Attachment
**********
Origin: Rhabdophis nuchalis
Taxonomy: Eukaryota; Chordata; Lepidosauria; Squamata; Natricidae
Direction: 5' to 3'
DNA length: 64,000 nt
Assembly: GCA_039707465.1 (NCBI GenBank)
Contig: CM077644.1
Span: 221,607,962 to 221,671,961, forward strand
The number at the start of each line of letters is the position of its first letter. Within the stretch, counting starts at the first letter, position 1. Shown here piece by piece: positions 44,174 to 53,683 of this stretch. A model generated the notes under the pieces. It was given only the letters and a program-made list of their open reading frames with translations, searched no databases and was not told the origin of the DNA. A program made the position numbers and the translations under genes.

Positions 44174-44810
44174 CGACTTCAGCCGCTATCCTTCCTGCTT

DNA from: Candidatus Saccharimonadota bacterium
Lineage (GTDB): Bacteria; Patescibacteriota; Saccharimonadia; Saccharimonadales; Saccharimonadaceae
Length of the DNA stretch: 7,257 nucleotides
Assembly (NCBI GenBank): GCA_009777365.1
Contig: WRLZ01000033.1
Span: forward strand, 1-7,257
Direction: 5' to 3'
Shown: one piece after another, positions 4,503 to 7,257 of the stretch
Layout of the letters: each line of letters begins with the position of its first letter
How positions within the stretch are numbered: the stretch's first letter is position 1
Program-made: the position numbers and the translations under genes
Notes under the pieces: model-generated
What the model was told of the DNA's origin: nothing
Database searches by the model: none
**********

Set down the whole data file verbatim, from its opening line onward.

Origin: Rhabdophis nuchalis
Taxonomy: Eukaryota; Chordata; Lepidosauria; Squamata; Natricidae
Direction: 5' to 3'
DNA length: 64,000 nt
Assembly: GCA_039707465.1 (NCBI GenBank)
Contig: CM077644.1
Span: 221,607,962 to 221,671,961, forward strand
The number at the start of each line of letters is the position of its first letter. Within the stretch, counting starts at the first letter, position 1. Shown here piece by piece: positions 44,174 to 53,683 of this stretch. A model generated the notes under the pieces. It was given only the letters and a program-made list of their open reading frames with translations, searched no databases and was not told the origin of the DNA. A program made the position numbers and the translations under genes.

Positions 44174-44810
44174 CGACTTCAGCCGCTATCCTTCCTGCTT

DNA from: Candidatus Saccharimonadota bacterium
Lineage (GTDB): Bacteria; Patescibacteriota; Saccharimonadia; Saccharimonadales; Saccharimonadaceae
Length of the DNA stretch: 7,257 nucleotides
Assembly (NCBI GenBank): GCA_009777365.1
Contig: WRLZ01000033.1
Span: forward strand, 1-7,257
Direction: 5' to 3'
Shown: one piece after another, positions 4,503 to 7,257 of the stretch
Layout of the letters: each line of letters begins with the position of its first letter
How positions within the stretch are numbered: the stretch's first letter is position 1
Program-made: the position numbers and the translations under genes
Notes under the pieces: model-generated
What the model was told of the DNA's origin: nothing
Database searches by the model: none